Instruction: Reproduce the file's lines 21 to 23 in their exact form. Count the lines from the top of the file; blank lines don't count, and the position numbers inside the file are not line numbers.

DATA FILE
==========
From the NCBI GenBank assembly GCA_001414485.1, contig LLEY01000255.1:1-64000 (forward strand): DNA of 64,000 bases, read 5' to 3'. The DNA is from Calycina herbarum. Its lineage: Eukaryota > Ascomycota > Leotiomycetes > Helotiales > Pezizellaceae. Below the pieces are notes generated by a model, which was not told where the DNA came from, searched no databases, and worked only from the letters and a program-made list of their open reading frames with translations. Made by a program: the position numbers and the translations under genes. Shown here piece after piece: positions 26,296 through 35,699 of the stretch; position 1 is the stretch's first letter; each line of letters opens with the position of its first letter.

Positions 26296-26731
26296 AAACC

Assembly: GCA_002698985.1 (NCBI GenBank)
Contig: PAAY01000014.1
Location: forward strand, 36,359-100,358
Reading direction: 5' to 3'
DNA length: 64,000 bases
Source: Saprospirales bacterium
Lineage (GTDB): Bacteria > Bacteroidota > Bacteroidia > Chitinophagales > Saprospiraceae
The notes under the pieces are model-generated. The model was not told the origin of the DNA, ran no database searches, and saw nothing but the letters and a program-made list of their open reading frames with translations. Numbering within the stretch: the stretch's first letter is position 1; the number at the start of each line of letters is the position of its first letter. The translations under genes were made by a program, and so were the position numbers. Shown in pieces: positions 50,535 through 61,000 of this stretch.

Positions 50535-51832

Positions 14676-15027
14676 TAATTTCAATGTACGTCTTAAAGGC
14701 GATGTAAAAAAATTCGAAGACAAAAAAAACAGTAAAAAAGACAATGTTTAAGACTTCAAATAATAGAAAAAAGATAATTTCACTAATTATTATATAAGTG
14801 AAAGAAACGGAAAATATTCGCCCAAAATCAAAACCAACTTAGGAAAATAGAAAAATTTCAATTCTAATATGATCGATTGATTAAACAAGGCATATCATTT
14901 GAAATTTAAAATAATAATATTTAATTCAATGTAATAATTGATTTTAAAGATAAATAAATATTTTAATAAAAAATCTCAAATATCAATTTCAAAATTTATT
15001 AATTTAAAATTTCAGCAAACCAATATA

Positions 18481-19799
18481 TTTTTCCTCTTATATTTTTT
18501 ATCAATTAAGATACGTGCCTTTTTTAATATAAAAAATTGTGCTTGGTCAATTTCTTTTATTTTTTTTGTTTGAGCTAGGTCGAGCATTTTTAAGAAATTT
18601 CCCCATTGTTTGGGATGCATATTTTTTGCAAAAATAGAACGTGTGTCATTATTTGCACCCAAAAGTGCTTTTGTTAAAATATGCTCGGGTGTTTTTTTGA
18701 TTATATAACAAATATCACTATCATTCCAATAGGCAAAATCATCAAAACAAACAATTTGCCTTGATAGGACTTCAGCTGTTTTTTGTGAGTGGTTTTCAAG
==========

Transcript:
18501 ATCAATTAAGATACGTGCCTTTTTTAATATAAAAAATTGTGCTTGGTCAATTTCTTTTATTTTTTTTGTTTGAGCTAGGTCGAGCATTTTTAAGAAATTT
18601 CCCCATTGTTTGGGATGCATATTTTTTGCAAAAATAGAACGTGTGTCATTATTTGCACCCAAAAGTGCTTTTGTTAAAATATGCTCGGGTGTTTTTTTGA
18701 TTATATAACAAATATCACTATCATTCCAATAGGCAAAATCATCAAAACAAACAATTTGCCTTGATAGGACTTCAGCTGTTTTTTGTGAGTGGTTTTCAAG